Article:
Meet Senator Jennifer McClellan
Jennifer McClellan's legislation is signed into law
Jennifer McClellan at the General Assembly
Senator McClellan Meets with constituents
Jennifer McClellan accepting the VEA Legislative Champion Award

Latest News

Feb25

Virginia legislators have rejected three bills crafted to limit school policing statewide. A pair of other related measures are still winding their way through the legislative process. 

Feb20

Sen. Jill Vogel and I have introduced legislation this year to address the very serious but overlooked issue of child marriage. With some exceptions, you must be 18 to marry in Virginia. When both parties are adults, they can better navigate the serious — and ideally lifelong — commitment that marriage entails. They also have equal access to a number of rights, privileges, and protections when things go wrong. If the marriage turns abusive, an adult victim can leave home, go to a shelter, get a protective order, or file for divorce. But what happens when children are allowed to marry? In Virginia, 16- and 17-year-olds can marry with parental consent. Children under 16 can marry with parental consent and evidence of pregnancy.

Feb20

Child marriage was not an issue of note for Jill Vogel, a state senator in Virginia, until she heard the stories circulating in her district about a man in his early 50s marrying a girl in her midteens, warding off a police investigation of his relationship with her. Now Ms. Vogel is the lead sponsor of a bill advancing in Virginia’s legislature that would sharply curtail child marriage. 

The measure has now moved to Virginia’s House of Delegates. The lead sponsor in that chamber, Jennifer McClellan, said her grandmother had gotten married at age 14 in rural Mississippi. “People didn’t understand back then that children aren’t ready to have children,” Ms. McClellan said. “Now we understand all the negative consequences.” She said she had heard no objections to the bill from prominent immigrants hailing from countries where child marriage is a centuries-old tradition.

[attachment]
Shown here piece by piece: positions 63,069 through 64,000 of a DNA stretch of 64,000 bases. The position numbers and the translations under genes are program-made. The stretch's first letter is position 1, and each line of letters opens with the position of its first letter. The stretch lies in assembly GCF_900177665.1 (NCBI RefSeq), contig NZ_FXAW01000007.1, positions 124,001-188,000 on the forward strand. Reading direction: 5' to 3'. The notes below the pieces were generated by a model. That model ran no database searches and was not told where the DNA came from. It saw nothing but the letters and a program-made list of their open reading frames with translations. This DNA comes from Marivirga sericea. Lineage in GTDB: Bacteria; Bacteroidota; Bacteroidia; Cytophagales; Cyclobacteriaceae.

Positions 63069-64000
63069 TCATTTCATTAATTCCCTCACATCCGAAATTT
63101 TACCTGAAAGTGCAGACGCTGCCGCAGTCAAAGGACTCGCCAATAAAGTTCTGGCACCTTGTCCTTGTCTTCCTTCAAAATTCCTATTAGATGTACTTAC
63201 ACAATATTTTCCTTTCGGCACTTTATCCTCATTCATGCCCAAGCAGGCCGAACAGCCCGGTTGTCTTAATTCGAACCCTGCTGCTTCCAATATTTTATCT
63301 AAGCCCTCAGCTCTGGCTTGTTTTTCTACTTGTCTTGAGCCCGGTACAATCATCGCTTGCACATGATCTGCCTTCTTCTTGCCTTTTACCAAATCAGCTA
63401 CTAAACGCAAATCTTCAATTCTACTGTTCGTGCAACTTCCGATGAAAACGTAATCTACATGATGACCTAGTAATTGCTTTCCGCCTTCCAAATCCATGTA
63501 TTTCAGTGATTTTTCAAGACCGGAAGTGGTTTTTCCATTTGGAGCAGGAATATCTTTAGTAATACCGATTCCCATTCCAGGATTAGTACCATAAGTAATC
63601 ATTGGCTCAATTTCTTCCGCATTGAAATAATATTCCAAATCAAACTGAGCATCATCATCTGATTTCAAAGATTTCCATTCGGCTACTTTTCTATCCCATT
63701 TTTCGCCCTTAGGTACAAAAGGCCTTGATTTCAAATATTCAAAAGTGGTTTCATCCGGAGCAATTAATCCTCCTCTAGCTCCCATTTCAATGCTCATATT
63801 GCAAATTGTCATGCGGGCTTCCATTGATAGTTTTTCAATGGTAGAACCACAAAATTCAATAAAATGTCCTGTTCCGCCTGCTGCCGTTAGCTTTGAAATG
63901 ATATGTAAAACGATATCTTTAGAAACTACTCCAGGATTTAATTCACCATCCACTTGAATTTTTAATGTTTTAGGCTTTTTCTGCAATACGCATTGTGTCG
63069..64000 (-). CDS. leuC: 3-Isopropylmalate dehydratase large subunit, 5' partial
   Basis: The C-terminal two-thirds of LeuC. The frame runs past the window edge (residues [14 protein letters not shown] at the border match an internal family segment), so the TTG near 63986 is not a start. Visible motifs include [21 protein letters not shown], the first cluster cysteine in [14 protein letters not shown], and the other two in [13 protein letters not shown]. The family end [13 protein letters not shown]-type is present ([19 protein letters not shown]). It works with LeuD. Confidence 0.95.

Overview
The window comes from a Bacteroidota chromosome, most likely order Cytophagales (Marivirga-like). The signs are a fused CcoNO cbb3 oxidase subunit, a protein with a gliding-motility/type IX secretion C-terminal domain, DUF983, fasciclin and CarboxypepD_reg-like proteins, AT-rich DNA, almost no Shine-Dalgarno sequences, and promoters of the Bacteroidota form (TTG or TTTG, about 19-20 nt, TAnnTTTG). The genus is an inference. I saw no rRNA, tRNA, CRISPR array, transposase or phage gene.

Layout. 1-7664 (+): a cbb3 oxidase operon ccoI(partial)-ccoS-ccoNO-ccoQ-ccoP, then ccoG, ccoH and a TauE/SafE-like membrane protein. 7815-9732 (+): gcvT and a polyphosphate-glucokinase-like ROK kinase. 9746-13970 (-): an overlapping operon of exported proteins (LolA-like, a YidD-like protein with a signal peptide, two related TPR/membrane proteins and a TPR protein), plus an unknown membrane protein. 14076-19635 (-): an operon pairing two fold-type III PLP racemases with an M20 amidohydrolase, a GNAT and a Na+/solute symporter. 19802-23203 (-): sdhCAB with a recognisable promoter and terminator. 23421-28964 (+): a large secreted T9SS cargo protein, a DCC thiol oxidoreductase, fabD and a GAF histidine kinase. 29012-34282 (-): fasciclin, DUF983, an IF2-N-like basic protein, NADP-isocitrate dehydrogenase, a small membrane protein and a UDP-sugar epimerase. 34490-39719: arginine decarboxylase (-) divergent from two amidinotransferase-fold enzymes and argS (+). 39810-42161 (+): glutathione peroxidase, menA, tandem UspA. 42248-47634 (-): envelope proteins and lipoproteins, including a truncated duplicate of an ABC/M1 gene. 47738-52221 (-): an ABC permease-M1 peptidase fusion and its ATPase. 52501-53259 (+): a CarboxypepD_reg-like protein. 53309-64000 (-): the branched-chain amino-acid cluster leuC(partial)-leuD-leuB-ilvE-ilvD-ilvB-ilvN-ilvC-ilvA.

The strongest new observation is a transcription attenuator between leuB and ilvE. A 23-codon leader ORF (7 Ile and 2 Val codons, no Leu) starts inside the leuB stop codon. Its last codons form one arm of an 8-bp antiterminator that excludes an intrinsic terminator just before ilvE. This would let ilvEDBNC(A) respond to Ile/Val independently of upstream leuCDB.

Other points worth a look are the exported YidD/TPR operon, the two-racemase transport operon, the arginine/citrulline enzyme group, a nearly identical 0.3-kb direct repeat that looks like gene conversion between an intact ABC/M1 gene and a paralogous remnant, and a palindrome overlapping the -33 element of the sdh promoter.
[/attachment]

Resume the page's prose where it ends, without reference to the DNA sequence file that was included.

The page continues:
Feb19

Child marriage wasn’t an issue of note for Virginia state Sen. Jill Vogel until she heard the stories circulating in her district about a man in his early 50s marrying a girl in her mid-teens, warding off a police investigation of his relationship with her. Now Vogel is lead sponsor of a bill advancing in Virginia’s legislature that would sharply curtail child marriage. 

The measure has now moved the Virginia’s House of Delegates. The lead sponsor in that chamber, Jennifer McClellan, said her grandmother got married at age 14 in rural Mississippi. “People didn’t understand back then that children aren’t ready to have children,” McClellan said. “Now we understand all the negative consequences.” She’s heard no objections to the bill from prominent immigrants hailing from countries where child marriage is a centuries-old tradition. 

Our Newsletters

Yesterday, the Virginia DMV began offering Virginians the option to upgrade their current Virginia driver's license or identification card to a REAL ID compliant credential.

On Saturday, Governor Ralph Northam declared a state of emergency in response to anticipated impacts from Hurricane Florence. Currently a category 4 hurricane, Florence is expected to make landfall in North Carolinas on Thursday and stall as it heads north through the weekend.  

Best of luck to students, parent, teachers, administrators and support staff as school kicks off today.

Studies have shown a correlation between the condition of school facilities and educational outcomes. However, in too many localities across the Commonwealth, aging school facilities have gone unaddressed due to lack of funding.

Over the summer, the Senate Local Government Committee School Facility Modernization Subcommittee met to begin meeting to seek input from interested stakeholders on the issue of funding for school facility construction and renovation. At our first meeting on August 16th, Professor Carol Cash presented research on the impact of school facilities on educational outcomes. We also heard a proposal from Paul Goldman and Committee Chairman Senator Bill Stanley to use portions of the sales tax collected on internet sales to finance general obligation bonds for school facilities across Virginia. Our next meeting will be held September 5th at George Mason University. We will meet later this month in Hampton Roads.